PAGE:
Children need best quality care, teaching

There is a severe shortage of qualified early education teachers in New Zealand, and more are leaving. Photo: Getty Images
There is a severe shortage of qualified early education teachers in New Zealand, and more are leaving. Photo: Getty Images
Early childhood education affects everyone and it is time to pay attention, writes Susan Bates.

If you want to know what New Zealand society might look like in the future, look into the eyes of the young children in your neighbourhood.

Ask yourself what those children’s lives have been like in the womb, in the first year, the first three years of life.

Their brains are 90% developed by the age of 3. Their physical, emotional and cognitive abilities are formed. If any of them have delays or difficulties, the years before they turn 5 are the best chance of maximising their outcomes. These children’s experiences have already substantially formed the adults they will become.

Ideally, by the age of 5, children have developed empathy, a sense of responsibility, self-care skills, a capacity for joy, creativity, sophisticated use of language(s), humour, problem-solving, a love of learning, tolerance, co-operation, managing fear, stress, risk, embarrassment, frustration and disappointment.

They have developed attitudes to their own bodies, food, exercise, what is good for them and what is not. They know what they like and what they don’t and they know that can change. They can cope with making mistakes and getting hurt. They know what hurts others. They have done this because they have developed a strong sense of selfhood and their place in a community.

Quality early childhood education will provide warm, calm and consistent relationships for children. Ideally, it will provide support and partnership for parents in their children’s learning. It will have access to government assistance and specialists when needed. It will provide or encourage the best nutrition and environmental conditions. It will provide age appropriate experiences for each child to foster their rapidly growing bodies, brains and emotional capacity.

Currently, there is a crisis in ECE. Children are too often in overcrowded, noisy rooms which are too hot in summer and too cold in winter. Overcrowding increases injury and illness. Too many children have little or no connection to warm, responsive adults.

Their inner working models are forming around stress responses (fight, flight or freeze). The food provided is too often not adequate, some centres’ food budget is less than $2 per day per child. There is no requirement for cooks to have any training in paediatric nutrition.

Children have no space to run, even outside. Their hearts, lungs, nervous systems, muscles, joints and tendons are not being stretched to their limit. That is what makes them grow. They have no connection with the natural world. How will they learn to care for it?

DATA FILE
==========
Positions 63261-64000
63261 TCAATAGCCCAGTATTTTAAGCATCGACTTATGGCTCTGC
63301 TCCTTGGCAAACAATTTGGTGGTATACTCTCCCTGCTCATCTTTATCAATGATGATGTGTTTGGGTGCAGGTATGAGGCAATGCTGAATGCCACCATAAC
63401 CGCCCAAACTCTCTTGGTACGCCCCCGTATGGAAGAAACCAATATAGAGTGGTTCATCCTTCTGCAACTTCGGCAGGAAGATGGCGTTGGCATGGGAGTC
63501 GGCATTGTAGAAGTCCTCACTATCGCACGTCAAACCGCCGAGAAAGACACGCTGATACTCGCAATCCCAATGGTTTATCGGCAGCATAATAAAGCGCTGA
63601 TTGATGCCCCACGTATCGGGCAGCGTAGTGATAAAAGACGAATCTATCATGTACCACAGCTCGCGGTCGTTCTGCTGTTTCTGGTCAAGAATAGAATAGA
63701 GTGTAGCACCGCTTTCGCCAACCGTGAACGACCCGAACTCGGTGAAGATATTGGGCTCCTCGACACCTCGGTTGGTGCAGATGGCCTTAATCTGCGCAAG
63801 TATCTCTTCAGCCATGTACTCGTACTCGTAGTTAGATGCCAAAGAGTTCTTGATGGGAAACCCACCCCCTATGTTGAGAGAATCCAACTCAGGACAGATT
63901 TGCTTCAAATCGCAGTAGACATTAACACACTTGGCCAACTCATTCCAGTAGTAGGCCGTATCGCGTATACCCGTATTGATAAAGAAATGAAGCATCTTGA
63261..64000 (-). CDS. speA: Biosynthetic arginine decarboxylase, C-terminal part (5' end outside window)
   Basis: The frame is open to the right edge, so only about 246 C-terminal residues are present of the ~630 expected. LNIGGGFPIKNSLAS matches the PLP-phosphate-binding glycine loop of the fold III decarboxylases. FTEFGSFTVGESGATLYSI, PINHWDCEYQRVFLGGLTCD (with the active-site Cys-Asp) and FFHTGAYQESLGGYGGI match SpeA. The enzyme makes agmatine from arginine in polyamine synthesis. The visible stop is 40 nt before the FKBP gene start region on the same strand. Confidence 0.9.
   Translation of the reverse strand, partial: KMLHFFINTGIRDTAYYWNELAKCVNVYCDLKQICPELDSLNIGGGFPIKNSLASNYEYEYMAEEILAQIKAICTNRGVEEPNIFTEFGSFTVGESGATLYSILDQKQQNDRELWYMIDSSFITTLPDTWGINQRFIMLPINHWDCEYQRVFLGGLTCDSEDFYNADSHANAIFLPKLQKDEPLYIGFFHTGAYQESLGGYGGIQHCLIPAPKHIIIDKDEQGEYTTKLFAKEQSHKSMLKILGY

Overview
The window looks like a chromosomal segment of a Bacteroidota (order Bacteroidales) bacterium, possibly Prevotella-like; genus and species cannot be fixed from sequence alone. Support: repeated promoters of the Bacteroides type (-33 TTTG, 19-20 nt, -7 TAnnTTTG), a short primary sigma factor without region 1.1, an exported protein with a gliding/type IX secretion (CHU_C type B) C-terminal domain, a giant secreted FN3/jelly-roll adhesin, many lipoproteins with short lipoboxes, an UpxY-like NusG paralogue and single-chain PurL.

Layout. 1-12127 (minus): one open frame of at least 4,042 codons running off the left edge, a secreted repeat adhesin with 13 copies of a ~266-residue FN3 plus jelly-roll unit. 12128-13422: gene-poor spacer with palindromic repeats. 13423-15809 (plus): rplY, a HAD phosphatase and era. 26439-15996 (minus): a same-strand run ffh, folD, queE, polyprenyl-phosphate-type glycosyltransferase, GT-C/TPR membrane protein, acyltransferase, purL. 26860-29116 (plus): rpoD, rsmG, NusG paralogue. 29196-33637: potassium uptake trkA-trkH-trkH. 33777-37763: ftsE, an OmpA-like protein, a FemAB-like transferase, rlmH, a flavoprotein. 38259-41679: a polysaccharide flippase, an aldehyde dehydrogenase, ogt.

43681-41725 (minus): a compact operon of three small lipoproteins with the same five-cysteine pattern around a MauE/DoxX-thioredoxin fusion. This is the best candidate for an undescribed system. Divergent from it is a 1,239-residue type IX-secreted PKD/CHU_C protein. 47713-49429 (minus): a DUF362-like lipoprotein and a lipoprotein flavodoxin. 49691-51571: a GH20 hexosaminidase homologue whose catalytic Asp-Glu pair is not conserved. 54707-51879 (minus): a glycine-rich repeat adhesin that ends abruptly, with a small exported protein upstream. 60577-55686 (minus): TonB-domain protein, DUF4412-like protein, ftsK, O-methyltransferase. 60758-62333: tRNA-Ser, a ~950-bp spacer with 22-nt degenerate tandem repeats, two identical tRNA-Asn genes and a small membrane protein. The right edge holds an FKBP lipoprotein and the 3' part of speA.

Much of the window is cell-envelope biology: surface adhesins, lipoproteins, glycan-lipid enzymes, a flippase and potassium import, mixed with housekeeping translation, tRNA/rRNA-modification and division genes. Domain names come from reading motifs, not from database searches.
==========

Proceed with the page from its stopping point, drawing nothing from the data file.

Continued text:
Teachers in this sector are poorly paid, their working conditions are often appalling, there is a severe shortage of qualified teachers, and more are leaving.

Teachers are buying resources from their own pockets. Teachers are being injured from lifting, carrying, poorly designed facilities, and also by out-of-control, traumatised children.

Teachers are being bullied by management and owners, unethical and barely mentored colleagues, parents with high expectations but little understanding.

Too many teachers are suffering from severe stress which is manifesting in anxiety, depression and PTSD.

Time is the key ingredient in the life of young children. When teachers are treated as professionals in collegial relationships where they, too, are developed. However, many good quality early childhood services are struggling.

Successive governments have been slow to recognise problems in the sector, especially inadequate funding, plus minimal licensing requirements and regulations.

Other services, assisted by economies of scale, build empires.

Borderline and poor centres are becoming so bad they are damaging to children and adults.

In such a context, time is money and it is not spent on children. Children with the greatest need for caring, those needing sustained one-on-one interactions are the biggest losers.

Teachers are far too busy, with too many children, too many care routines, and too much emphasis on providing accountability paperwork. Take another look at those preschool children in your neighbourhood, they are the future of New Zealand.

Whether or not you have a child, grandchild, niece or nephew attending ECE, these children are the future of the world you will be living in.

Support for ECE is vital for the future of New Zealand society.

Everyone needs to start paying attention.

Susan Bates is a qualified and registered ECE teacher with nine years’ experience working in more than 80 centres. She is an independent researcher, published in children’s language, children and teacher’s health in ECE and founder of Teachers Advocacy Group (TAG), a support and advice Facebook forum.

Add a Comment

Local journalism matters - now more than ever

As the Covid-19 pandemic brings the world into uncharted waters, Otago Daily Times reporters and photographers continue to bring you the stories that matter. For more than 158 years our journalists have provided readers with local news you can trust. This is more important now than ever.

As advertising drops off during the pandemic, support from our readers is crucial. You can help us continue to bring you news you can trust by becoming a supporter.

Become a Supporter